Everyone knows the story of the Three Musketeers right? The young d’Artagnan goes to join the musketeers, who protect the King of France, only to find that the musketeers have been disbanded by the evil Cardinal Richelieu who wants to seize power for himself. But is there any truth in the story of the ‘Three Musketeers’?
The story of the ‘Three Musketeers’ was written by novelist Alexandre Dumas in 1844 and then retold in three Hollywood films titled ‘The Three Musketeers’ (1972, 1993 and 2011). But where did Alexandre Dumas get the idea for his story? According to Wikipedia, Alexandre Dumas quoted as his source Mémoires de Monsieur d’Artagnan (1700), a historical novel by Gatien de Courtilz de Sandras.
But where did de Sandras get the idea from? de Sandras was a novelist who lived from 1644 to 1712 – during the reign of King Louis XIV of France. One website claims that de Sandras was the son of the chevalier Jean de Courtilz, seigneur of Tourly, and Lady Marie de Sandras. It is also claimed that while his family were not very wealthy, that he was descended from ‘a long line of aristocrats’. We know that D’Artagnan was a real person whose real name was Charles Ogier de Batz de Castelmore – the captain of the musketeers who lived from about 1611 and died in 1673. So while de Sandras lived in the same time period as Charles, it is unlikely that they knew each other in real life.
But how could de Sandras know so much about the French aristocracy, the musketeers and real people if he had never been a musketeer or if he had never met these people? Did Charles and de Sandras know each other? One website claims that de Sandras, being from a noble background, had actually served as a musketeer under a company commanded by D’Artagnan. For de Sandras to become a musketeer would have required him to be of noble aristocratic background. De Sandras also could not have become the prolific writer he was without an education which only those with money and privilege could afford.
It has been suggested that de Sandras served time in prison at the Bastille – a infamous prison in Paris where those that criticised the king were imprisoned including the famous writer Voltaire. If de Sandras had served time in the Bastile for criticism of the monarchy, it is possible that his writings of D’Artagnan and other people may have been based on true events and real people. This may explain why de Sandras created names for his characters rather than use the real names. It may also explain why de Sandras published the ‘Memoirs of D’Artagnan’ in Holland and not in France.
But it is more likely that de Sandras may have met François de Monlezun, the Marquis of Besmaux – who would have known Charles through the musketeers and his service for Cardinal Mazarin. What was Besmaux doing at a prison? Its been also suggested that Besmaux was rewarded for his service for the Cardinal with control of the famous French prison – the Bastille.
What do we know about Charles? We know that Charles was born in the town of Lupiac in South-Western France. We know that his father was Bertrand de Batz (de Baatz), whose grandfather Arnaud de Batz purchased the castle of Castelmore – and hence his name of de Baatz de Castelmore. We know that Charles mother was Françoise de Montesquiou d’Artagnan, the sister of Henri de Montesquiou – the count of Artagnan.
According to the movie, D’Artagnan is on his way to join the famous musketeers in 1630. But the truth is that as Charles’ mother Francoise was a member of the prominent Montesquiou family and that his uncle Henri may have helped the young Charles obtain permission to serve in the musketeers. It has been suggested that the young Charles took on his prominent mother’s family name of d’Artagnan to help him get the position in the musketeers.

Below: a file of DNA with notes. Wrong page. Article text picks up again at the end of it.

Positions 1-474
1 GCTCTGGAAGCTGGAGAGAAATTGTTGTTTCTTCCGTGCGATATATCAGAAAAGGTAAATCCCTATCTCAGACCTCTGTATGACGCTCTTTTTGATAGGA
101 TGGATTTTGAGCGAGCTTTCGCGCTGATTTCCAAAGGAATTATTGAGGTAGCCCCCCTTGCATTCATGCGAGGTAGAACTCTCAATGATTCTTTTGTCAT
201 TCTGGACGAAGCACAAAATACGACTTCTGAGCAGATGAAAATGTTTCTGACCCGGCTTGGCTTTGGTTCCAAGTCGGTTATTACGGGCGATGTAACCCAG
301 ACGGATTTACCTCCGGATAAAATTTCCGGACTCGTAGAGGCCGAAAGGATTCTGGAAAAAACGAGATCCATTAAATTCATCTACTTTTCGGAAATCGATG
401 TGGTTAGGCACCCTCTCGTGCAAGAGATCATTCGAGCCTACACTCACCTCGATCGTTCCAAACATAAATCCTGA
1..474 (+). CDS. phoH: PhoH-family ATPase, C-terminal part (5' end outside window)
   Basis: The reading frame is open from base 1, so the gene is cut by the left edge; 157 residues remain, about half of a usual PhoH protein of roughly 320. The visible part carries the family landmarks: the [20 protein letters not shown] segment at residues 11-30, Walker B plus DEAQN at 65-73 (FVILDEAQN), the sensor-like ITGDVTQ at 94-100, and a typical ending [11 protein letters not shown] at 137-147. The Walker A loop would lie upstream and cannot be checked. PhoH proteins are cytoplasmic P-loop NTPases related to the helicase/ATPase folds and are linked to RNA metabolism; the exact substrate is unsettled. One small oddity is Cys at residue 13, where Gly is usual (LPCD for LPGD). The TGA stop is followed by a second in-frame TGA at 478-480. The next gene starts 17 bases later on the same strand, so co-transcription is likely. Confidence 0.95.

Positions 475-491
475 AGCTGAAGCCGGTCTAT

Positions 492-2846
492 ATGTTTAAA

In his journey to join the musketeers, Charles (who we will now refer to as d’Artagnan), met the musketeers Athos, Porthos and Aramis. But were Athos, Porthos and Aramis real people? One website, SparkNotes, says that they were real musketeers as Porthos was known as Isaac de Portau, a member of the Captain des Essarts’s company of the King’s Guards until 1643. The character of Aramis was Henry d’Aramitz, related to Monsieur de Treville – whose real name was Jean-Armand du Peyrer, Comte de Troisville.
Who were the musketeers? The musketeers were the King’s musketeers or the Musketeers of the military household of the King of France. They got their name musketeers when the previous king of France, Louis XIII, formed the royal guard with muskets in 1622. The Musketeers were the royal guard for the King of France. We know that Charles became a captain of the musketeers during the reign of King Louis XIV – the ‘Sun King’ who ruled France from 1638 to 1715.
Back to the Dumas / Hollywood version of events which would have us believe that the evil Cardinal Richelieu disbanded the Musketeers in an attempt to seize power for himself. There is no doubt that Cardinal Richelieu was a talented chief minister that wanted to restrain the power of the nobility but Richelieu wanted to increase the power of the King of France. In the film, Cardinal Richelieu disbanded the muskeeters – but we know that it was Richelieu’s successor Cardinal Mazarin that disbanded the musketeers in 1646 and then brought them back in 1657. We also know that Richelieu distrusted the wife of King Louis XIII, Queen Anne, because of her Austrian background.
So why would both de Sandras and later Alexandre Dumas write the ‘Three Musketeers’? For de Sandras, the story was more than a story, but it was about real people and events in French society that he was at times critical of. The works of de Sandras appealed to Alexandre Dumas, also critical of the Ancien Regime and absolute monarchy. Alexandre Dumas would also write famous novels as ‘The Man in the Iron Mask’ and ‘The Count of Monte Cristo’ which were also critical of the absolute monarchy in France.